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  35. The Scandal of the Irrationality of Academia.Nicholas Maxwell - 2019 - Philosophy and Theory in Higher Education 1 (1):105-128..
    Academic inquiry, in devoting itself primarily to the pursuit of knowledge, is profoundly and damagingly irrational, in a wholesale, structural fashion, when judged from the standpoint of helping to promote human welfare. Judged from this standpoint, academic inquiry devoted to the pursuit of knowledge violates three of the four most elementary rules of rational problem-solving conceivable. Above all, it fails to give intellectual priority to the tasks of (1) articulating problems of living, including global problems, and (2) proposing and critically (...)
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  36. The Irrationality Paradox.Gerd Gigerenzer - 2004 - Behavioral and Brain Sciences 27 (3):336-338.
    In the study of judgmental errors, surprisingly little thought is spent on what constitutes good and bad judgment. I call this simultaneous focus on errors and lack of analysis of what constitutes an error, the irrationality paradox. I illustrate the paradox by a dozen apparent fallacies; each can be logically deduced from the environmental structure and an unbiased mind.
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  37.  10
    Incoherence and Irrationality.Donald Davidson - 1985 - Dialectica 39 (4):345-354.
    Summary To judge a belief, emotion, or action irrational is to make a normative judgment. Can such judgments be objective? It is argued that in an important class of cases they can be. The cases are those in which a person has a set of attitudes which are inconsistent by his or her own standards, and those standards are constitutive of the attitudes. Constitutive standards are standards with which an agents' attitudes and intentional actions must generally accord if judgments of (...)
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  38. Moral Disagreement and Inexcusable Irrationality.Ralph Wedgwood - 2019 - American Philosophical Quarterly 56 (1):97.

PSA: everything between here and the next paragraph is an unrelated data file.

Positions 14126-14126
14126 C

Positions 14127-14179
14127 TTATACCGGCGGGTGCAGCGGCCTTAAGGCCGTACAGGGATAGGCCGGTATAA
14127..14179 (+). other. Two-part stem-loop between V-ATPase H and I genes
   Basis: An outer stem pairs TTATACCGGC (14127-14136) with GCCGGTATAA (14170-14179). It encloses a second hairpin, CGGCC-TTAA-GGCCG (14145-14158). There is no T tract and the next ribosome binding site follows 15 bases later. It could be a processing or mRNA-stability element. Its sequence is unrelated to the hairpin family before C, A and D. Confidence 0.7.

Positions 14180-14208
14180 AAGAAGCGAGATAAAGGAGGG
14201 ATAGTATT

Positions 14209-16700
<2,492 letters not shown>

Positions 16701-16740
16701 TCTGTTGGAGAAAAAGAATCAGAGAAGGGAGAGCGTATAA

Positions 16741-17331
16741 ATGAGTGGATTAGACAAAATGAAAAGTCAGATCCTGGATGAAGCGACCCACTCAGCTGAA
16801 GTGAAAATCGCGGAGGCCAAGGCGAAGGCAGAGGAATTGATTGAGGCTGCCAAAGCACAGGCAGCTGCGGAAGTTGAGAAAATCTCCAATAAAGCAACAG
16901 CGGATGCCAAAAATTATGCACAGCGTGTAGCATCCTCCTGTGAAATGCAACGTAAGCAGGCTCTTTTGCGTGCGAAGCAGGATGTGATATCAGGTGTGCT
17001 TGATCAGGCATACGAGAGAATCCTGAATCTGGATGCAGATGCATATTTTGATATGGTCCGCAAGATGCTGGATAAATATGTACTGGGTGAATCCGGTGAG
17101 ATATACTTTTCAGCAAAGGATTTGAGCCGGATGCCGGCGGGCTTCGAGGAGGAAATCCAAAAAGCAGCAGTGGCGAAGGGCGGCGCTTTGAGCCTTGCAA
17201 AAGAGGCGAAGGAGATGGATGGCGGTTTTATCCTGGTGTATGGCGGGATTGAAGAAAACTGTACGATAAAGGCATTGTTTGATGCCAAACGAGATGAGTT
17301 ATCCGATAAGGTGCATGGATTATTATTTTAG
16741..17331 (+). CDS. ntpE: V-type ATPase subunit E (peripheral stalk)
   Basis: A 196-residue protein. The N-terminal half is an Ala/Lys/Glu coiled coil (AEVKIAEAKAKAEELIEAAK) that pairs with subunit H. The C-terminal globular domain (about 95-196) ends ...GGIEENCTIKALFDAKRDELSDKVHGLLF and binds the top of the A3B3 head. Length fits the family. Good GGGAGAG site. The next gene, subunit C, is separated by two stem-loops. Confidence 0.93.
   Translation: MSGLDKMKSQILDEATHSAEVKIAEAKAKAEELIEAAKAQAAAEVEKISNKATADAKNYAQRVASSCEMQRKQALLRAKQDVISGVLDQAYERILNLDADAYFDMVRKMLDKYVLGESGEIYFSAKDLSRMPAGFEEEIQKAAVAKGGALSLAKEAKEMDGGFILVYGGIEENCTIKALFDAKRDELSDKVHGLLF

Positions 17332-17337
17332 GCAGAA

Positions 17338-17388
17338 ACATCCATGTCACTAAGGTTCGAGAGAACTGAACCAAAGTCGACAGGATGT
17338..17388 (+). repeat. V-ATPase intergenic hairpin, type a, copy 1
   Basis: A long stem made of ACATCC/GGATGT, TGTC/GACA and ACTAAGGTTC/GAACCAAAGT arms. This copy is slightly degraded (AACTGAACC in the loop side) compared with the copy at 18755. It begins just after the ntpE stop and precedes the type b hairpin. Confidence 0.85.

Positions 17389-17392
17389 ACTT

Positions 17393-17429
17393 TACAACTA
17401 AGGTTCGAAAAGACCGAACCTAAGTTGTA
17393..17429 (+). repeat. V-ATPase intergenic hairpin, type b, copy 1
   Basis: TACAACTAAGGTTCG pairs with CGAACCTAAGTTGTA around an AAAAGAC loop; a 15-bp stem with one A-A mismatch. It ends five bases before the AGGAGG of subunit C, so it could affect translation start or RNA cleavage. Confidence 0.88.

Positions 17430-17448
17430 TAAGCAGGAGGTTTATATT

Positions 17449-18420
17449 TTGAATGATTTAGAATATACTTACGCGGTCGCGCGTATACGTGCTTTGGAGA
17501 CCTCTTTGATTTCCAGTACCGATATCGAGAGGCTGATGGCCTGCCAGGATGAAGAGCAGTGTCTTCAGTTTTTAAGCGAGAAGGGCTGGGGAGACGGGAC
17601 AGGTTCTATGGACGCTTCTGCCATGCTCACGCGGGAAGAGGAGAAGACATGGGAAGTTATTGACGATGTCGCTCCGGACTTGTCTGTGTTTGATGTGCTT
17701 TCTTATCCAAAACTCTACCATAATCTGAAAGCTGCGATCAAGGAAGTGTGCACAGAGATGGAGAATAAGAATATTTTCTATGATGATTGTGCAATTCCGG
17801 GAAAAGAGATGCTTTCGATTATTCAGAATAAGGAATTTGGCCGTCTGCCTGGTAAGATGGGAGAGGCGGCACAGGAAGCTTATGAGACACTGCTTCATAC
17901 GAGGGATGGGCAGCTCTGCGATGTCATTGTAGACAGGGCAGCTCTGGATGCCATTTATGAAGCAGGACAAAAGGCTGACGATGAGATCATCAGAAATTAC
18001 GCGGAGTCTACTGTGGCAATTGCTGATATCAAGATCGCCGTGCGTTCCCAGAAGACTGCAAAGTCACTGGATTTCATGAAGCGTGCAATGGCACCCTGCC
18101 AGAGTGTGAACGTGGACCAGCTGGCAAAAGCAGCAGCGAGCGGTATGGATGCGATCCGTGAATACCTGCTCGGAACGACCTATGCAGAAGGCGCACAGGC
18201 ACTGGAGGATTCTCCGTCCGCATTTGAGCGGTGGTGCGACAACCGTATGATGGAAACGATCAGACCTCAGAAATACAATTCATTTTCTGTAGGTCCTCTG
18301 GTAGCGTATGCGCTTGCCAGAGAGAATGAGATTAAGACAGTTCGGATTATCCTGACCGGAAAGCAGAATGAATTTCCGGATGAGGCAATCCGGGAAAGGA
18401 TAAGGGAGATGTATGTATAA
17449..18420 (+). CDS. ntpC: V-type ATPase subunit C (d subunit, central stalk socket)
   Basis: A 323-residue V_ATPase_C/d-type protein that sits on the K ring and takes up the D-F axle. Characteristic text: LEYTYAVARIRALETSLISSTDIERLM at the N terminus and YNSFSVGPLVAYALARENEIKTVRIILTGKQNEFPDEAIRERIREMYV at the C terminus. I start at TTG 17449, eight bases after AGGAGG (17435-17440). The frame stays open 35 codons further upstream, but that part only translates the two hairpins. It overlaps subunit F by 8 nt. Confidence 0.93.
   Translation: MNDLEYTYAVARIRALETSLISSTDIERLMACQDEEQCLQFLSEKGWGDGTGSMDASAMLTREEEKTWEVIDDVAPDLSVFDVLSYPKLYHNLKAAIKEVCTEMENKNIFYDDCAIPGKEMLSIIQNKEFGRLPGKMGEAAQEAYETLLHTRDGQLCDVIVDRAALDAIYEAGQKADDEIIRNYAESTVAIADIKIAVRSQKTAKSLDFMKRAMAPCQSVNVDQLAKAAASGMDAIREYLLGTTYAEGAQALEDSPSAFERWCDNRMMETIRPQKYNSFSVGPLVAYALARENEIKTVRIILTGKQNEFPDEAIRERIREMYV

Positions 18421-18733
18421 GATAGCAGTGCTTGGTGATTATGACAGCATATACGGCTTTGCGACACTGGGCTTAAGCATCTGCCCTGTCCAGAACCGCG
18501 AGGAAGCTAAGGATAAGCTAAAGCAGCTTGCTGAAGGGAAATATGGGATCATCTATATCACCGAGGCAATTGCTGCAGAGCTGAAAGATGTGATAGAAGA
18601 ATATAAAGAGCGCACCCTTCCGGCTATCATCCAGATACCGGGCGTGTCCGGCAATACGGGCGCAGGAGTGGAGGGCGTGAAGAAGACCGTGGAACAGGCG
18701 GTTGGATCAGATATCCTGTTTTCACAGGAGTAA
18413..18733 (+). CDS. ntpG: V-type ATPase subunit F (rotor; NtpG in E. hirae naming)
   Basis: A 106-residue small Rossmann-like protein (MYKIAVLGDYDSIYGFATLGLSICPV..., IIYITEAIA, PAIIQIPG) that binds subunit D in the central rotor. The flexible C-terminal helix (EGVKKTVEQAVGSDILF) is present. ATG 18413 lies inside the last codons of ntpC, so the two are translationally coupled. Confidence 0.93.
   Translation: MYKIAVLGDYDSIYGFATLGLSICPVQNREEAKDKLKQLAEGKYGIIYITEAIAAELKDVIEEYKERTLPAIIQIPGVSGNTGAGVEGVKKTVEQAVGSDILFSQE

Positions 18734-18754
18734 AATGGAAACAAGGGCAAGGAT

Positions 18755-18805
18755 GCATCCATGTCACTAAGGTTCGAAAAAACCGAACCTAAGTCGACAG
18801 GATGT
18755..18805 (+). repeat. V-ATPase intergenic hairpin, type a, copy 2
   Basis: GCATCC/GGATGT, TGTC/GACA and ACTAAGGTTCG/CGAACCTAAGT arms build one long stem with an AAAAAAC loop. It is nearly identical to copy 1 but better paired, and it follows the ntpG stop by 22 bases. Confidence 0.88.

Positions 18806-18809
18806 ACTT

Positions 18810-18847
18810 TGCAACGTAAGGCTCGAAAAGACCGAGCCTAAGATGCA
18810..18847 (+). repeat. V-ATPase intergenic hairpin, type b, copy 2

This essay explores the following position: Ultimate moral principles are a priori truths; hence, it is irrational to assign a non-zero credence to any proposition that is incompatible with these ultimate moral principles ; and this sort of irrationality, if it could have been avoided, is in a sense inexcusable. So—at least if moral relativism is false—in any disagreement about ultimate moral principles, at least one party to the disagreement is inexcusably irrational. This position may seem extreme, but it (...)
     
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  39.  23
    Delusions, Irrationality and Cognitive Science.John Rust - 1990 - Philosophical Psychology 3 (1):123-138.
    Abstract Studies of irrationality in cognitive psychology have usually looked at areas where humans might be expected to be rational, yet appear not to be. In this paper the other extreme of human irrationality is examined: the delusion as it occurs in psychiatric illness. A parallel is suggested between the delusion as an aberration of cognition and some illusions which result from aberrations within optics. It is argued that, because delusions are found predominantly within certain limited areas of (...)